• (Bonus) you have video editing skills or you live in a timezone that aligns well with mine in Asia.

People who would probably not find this opportunity interesting or rewarding:

  • People who only check their email once a week and respond to it once a month.
  • People who can only do work “when they are inspired.” Inspiration is overrated.
  • People who like to do marketing/copywriting but aren’t into researching topics with which they are unfamiliar, or get stuck when they have to figure out something new
  • People in it just for the money. This is for someone growth-oriented.

FAQs

What are things I might be working on in a typical day?

Is this a long-term position?

Yes – after an initial test period, ideally this is a longer term position where you receive continual training and improvement to your skills.

I live in ___________ (X country) [or] I travel a lot. Can I apply?

Yup, I don’t care where you live as long as you can meet the deadlines and you have what it takes to do great work! We love to travel too!

How much work will I be committing to?

15 hours/week

I’m a student/I have another job. Can I apply?

Yes, if you have 15 hours of focused work available to you every single week, I think this would be a great gig for university students to learn what they like, to develop marketing skills, and add something unique to their resume.

About Monetize Your Expertise:

Here are MYE, we are passionate about working with experts to help them impact as many people as possible with their message. Democratizing education, and making the world a better-educated place. We are a mobile team that supports the creation/marketing of online courses and related materials for our own brand and for clients. We also have a community of online instructors.

Make A Difference:

Many experts in various industries have extremely useful skill sets and knowledge, but often struggle to break into offering these things online. That is where MYE comes in. Supporting people all over the world to better monetize their expertise through helping others with their knowledge.

The Experience:

1981fa7Working with Grant has been a great experience. Not only do I get to work from home and on my own time–which has also taught me a lot of self-motivation and time management–but I’ve also learned what it’s like to start your own business, and how to best go about it. Grant’s also super kind, flexible, and he helps/teaches you as much as possible so that you get as much out of the experience as possible.” – Digne

 

 

READY TO APPLY?

Before you apply please read how to get hired by a location independent business

Shoot a quick 1 minute video of yourself, explaining why you think you are a good fit for MYE and this position. Some things you can talk about:

  1. What interests you most about this position?
  2. Are you an aspiring location independent entrepreneur? (it is ok if you are not) What do you see yourself doing in 5 years?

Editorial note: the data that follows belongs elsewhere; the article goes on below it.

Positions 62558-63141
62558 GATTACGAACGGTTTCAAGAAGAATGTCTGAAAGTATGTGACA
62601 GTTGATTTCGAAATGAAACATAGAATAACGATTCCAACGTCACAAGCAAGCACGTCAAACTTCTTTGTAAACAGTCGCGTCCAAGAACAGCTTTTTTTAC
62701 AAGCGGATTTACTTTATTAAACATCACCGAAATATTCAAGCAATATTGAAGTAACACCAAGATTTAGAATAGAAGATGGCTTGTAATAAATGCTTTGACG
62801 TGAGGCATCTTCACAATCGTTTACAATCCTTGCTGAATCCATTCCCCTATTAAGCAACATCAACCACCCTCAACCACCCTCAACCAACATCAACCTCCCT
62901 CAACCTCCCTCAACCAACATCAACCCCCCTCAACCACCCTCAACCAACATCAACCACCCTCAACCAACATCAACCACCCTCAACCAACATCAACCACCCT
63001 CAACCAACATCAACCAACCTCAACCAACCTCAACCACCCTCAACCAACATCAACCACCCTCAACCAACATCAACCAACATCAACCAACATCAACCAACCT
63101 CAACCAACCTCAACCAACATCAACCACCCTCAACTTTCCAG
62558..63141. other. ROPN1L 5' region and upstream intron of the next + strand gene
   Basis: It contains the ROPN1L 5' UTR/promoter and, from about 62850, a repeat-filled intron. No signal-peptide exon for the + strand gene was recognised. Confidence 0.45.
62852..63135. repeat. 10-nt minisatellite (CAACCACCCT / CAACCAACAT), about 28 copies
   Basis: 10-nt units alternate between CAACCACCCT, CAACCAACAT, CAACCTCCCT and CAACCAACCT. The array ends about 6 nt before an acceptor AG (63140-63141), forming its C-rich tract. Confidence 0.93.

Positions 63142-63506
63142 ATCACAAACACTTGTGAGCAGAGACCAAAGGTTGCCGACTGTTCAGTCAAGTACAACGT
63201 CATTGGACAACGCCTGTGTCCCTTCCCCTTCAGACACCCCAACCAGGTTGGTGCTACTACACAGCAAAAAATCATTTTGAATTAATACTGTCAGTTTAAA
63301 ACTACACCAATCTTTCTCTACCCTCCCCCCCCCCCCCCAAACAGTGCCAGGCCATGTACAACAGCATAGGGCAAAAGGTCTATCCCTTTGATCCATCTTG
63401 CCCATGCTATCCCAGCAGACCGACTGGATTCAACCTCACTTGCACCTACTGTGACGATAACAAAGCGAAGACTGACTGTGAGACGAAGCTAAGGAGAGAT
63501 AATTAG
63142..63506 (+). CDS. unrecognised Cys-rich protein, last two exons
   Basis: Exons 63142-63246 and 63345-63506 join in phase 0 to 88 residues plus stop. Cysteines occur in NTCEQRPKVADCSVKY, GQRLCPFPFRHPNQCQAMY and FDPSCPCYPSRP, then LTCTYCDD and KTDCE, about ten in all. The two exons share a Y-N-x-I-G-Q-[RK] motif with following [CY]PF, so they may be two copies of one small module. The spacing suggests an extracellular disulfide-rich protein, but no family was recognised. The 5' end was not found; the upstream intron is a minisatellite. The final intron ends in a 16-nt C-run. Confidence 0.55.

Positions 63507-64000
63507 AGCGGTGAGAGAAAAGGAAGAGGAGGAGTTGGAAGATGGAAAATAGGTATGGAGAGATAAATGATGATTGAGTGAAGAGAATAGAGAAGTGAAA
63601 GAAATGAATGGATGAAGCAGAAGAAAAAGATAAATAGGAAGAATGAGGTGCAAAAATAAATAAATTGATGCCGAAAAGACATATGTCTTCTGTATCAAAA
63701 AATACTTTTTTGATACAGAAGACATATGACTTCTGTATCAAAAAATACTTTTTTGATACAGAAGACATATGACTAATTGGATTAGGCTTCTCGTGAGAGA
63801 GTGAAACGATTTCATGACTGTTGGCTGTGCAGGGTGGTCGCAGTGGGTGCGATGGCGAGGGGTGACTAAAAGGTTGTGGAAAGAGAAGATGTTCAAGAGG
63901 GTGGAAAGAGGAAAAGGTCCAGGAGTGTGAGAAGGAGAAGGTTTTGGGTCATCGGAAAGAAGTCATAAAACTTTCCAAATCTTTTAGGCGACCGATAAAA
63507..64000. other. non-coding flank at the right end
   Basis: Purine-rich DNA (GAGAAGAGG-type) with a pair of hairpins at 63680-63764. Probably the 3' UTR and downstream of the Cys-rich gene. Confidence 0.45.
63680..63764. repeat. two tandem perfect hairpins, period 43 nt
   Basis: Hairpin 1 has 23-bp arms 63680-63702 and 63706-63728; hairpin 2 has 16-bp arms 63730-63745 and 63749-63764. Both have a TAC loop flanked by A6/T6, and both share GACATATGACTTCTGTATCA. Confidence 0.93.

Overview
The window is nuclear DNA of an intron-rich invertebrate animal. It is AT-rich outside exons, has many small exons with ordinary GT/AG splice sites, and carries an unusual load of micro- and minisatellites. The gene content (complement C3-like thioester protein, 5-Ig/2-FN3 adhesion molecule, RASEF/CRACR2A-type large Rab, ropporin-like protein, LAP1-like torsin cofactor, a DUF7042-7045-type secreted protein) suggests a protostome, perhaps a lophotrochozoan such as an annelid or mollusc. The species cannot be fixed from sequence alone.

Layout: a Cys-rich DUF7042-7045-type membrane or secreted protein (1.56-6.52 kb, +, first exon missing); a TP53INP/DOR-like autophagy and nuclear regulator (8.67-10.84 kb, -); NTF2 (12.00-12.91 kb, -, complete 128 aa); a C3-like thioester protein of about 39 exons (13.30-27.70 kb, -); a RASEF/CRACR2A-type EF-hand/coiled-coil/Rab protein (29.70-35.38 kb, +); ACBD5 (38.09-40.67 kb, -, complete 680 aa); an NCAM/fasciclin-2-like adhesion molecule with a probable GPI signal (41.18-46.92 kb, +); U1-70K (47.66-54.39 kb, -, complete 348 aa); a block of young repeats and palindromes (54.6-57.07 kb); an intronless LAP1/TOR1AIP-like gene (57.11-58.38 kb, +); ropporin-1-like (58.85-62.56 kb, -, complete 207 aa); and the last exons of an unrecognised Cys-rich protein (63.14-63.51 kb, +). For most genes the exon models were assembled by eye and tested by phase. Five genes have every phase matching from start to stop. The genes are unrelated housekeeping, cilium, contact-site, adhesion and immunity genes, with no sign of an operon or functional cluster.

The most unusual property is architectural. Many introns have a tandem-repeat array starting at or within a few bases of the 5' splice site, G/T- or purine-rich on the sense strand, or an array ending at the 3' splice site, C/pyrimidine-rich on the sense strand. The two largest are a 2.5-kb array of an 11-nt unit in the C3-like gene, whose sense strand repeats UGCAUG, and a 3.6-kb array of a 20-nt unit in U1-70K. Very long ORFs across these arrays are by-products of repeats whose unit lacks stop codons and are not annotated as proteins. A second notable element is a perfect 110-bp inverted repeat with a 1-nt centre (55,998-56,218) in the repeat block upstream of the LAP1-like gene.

3. What experiences or skills qualify you for the position?
  4. What’s your current lifestyle? Do you live in the US, abroad, work part-time, work full-time, student, etc.? We want to make sure you can support yourself since this is a part-time apprenticeship.

Submit this Google form including the link to your video: http://goo.gl/forms/LI16WMTfLM

After reviewing your application, if you look like a good fit then we will be going through some initial assessment tasks designed to further test your suitability for this position.

P.S. Nearly every new position or opportunity I have available in my business I share on The Worldly Blend. If you never want to miss out on one of these opportunities, sign up here to be notified in the future.

MYE 036: 3 (And 1/2) Simple Hacks To Grow Your Email List

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In this episode Grant shares three and a half simple hacks to grow your email list.

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Listen to this episode to find out: Emaillist

  • Three great little hacks to increase your email list

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Grant

MYE 035: Founder of Drip Shares Email Marketing Pro Tips, with Rob Walling

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In this episode, Grant interviews Rob Walling, founder of Drip, talking about his entrepreneur journey and everything about email marketing automation.

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Listen to this episode to find out: Rob

  • The 3 step process of entrepreneurship
  • Main differences between marketing tools available
  • The biggest thing that people are NOT doing in their email marketing

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Grant

MYE 034: The Failure-Success Reframe (Pushing For The No)

 

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In this episode Grant talks about how you can shift your perspective of what’s failure and what’s success.

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Listen to this episode to find out: Success2